To hear him tell it, Toby Hemenway is an ordinary guy. To see him in person, you get the sense nothing could be further from the truth. The 300+ people that crowded into Love Auditorium underscored that with a standing ovation for his talk on "How Permaculture Can Save Humanity and the Earth but Not Civilization." The lecture was jam-packed with information ranging from human evolution to gardening -- and delivered by a far-from-ordinary guy.

Hemenway sketched in his background at dinner following the lecture. Starting out as a biologist working in genetics, he eventually found himself on a management track moving away from science. He wondered what he was doing with his life.

Then serendipity or inspiration or both hit. As he prepared to move to a rural setting, visions of tending a lush garden directed him to the library to learn how. There he stumbled upon the concept of permaculture and became hooked.

Today, fresh on the heels of publishing the second edition of Gaia's Garden, Hemenway is one of the world's leading proponents of permaculture -- a modern application of horticulture in which "edible landscaping meets wildlife gardening," as his book puts it, where the landscape "provides for people as well as the rest of nature."

Permaculture 101

So what's this movement all about? Here are some main points from his talk:

  • Regeneration: Hemenway rejects the notion of sustainable development, defined by the United Nations as "development that meets the needs of the present without compromising the ability of future generations to meet their own needs." His two problems with it:
    • The malleability of the definition of "need." One might say he needs a skim soy latte or a big car to tote around his children. But are those real needs?
    • Sustaining is simply too middle-of-the-road, blah; Hemenway prefers regeneration.
  • The oxymoron of sustainable agriculture: Agriculture, which Hemenway decribes as the "conversion of ecosystems to people," is destructive and unsustainable. It leads to overpopulation, replaces polycultures with monocultures, and inevitably converts arable land to wasteland, as evidenced by the fate of regions like Western Asia's Fertile Crescent, Greece, and America's Dust Bowl.
  • Green Revolution is food from oil: Energy from fossil fuels (which has allowed us, for one, to produce copious amounts of fertilizers) has kept agriculture alive, but that fuel supply will eventually run out.
  • Unhealthy by-products: Agriculture lowers life spans; leads to degenerative diseases, zoonosic epidemics, and cyclical famines.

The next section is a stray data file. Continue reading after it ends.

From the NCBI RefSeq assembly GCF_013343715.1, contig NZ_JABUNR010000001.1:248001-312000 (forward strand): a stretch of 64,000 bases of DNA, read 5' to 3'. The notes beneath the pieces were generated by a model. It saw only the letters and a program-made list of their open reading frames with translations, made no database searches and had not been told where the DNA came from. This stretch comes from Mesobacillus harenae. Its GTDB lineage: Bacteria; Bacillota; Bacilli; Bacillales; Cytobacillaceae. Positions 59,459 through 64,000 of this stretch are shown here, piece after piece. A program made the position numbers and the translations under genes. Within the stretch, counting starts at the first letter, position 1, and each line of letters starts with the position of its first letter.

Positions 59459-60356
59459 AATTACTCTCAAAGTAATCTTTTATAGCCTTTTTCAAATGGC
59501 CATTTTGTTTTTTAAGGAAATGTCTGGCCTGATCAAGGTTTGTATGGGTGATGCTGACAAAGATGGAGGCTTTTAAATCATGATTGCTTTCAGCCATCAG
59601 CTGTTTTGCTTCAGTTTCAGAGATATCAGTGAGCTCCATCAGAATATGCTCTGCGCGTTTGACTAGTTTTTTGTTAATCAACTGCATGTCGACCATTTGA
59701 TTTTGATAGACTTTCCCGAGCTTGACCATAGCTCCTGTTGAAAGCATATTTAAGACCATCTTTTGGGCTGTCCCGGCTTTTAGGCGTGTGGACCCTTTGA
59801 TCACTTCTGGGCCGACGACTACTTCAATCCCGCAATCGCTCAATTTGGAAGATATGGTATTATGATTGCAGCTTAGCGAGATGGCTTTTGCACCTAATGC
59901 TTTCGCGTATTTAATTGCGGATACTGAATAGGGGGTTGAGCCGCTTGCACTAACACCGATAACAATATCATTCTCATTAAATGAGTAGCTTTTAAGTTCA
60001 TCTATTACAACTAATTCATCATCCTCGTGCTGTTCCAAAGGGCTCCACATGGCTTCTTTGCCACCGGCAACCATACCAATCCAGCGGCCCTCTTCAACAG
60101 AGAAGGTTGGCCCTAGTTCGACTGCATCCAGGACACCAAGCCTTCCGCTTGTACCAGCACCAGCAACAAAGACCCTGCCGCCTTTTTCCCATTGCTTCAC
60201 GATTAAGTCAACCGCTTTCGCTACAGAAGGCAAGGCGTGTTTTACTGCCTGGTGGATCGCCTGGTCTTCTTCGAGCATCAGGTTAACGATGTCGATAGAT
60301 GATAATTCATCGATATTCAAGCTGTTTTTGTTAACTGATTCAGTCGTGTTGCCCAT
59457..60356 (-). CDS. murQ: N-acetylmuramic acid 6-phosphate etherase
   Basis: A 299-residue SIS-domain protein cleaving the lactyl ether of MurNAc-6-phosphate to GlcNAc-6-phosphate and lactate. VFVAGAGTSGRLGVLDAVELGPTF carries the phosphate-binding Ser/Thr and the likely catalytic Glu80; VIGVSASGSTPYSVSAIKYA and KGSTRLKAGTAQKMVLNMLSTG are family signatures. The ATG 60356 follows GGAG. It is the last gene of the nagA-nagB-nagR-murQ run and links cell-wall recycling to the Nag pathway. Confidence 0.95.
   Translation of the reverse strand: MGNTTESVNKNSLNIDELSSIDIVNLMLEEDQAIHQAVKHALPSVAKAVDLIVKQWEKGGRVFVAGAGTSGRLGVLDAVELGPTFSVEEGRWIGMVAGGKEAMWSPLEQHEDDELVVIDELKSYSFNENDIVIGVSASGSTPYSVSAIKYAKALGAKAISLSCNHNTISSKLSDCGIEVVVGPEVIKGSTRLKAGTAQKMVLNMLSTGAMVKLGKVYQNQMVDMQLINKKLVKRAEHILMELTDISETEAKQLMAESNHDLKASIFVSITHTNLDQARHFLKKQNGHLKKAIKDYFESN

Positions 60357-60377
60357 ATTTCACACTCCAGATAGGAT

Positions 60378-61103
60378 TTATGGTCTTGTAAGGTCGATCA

• Gardeners not farmers: Unlike agriculture, horticulture, a word from the Latin for garden, is regenerative. Hemenway cites Hopewell and Oaxaca as examples of horticultural societies that sustained themselves over millennia. (The Oaxaca eventually moved away from horticulture, becoming early developers of agricultural practices. See here and here.)
  • Horticulture`s advantages include the promotion of:
    • polyculture over monoculture,
    • succession instead of plowing and replanting,
    • ecosystem function,
    • a belief in "earth spirits instead of sky spirits" (replacing the notion of human "dominion over the earth"),
    • egalitarian as opposed to hierarchical societies,
    • time for leisure, human interaction, and cultural pursuits (resulting from less work).
  • Permaculture to the rescue: Defining permaculture as a post-industrial application of horticulture, Hemenway sees the movement as not about "going back" but "moving into." It's a design system based on observing and replicating nature. By intelligently tweaking wilderness -- much like a gardener tinkering with her garden -- one can catch and store energy in its myriad forms, making small changes for big effects. If properly applied and adapted to specific locations and conditions, it can provide an abundance of food.

Hemenway sees Gaia's Garden (and the principles of permaculture) as a manual or guide for living. Judging by the enthusiasm of the SRO audience who braved a North Carolina snowstorm to see Hemenway last Friday night, I'd say it's a guide that's provided both material and spiritual sustenance to many.

The Personal or Expansive Goal of Permaculture?

But is the guide primarily for a personal gardening experience or the survival of humanity? I suspect Hemenway and many other permaculturists believe it's the latter. I'm not so sure.

While Hemenway maintains that permaculture is about moving forward instead of going back, a world sustained by horticulture seems to me to be a lot like the Garden of Eden. Is such a way of life possible without biting into the metaphorical apple that makes us human?

During the Q&A following the talk, Hemenway was asked whether permaculture as a system of food production could provide an adequate food supply for all humanity.

Hemenway answered yes ... provided we shrink our population to about two billion. We haven't much choice in the matter, he argued, because two billion is the maximum number of people that earth can sustain. (A similar idea was advanced by Roderick Nash when he visited Duke last year.)


Saturday, February 23, 2013

Monsanto Conquest Attempt Meets Aztec Resistance

Monsanto has a map for conquering the world and Mexico is in the center of it.

For nearly two decades the transnational corporation that manufactures the pesticides used across the planet has been trying to take over the global seed market with genetically modified (GM) seed. If successful, most of the food we grow and eat would have to be purchased annually as seed from Monsanto. The mutant plants would grow up addicted to Monsanto herbicides. Local varieties would disappear, and in their place standardized, genetically modified food–doused with chemicals–would fill supermarket shelves and corner stores.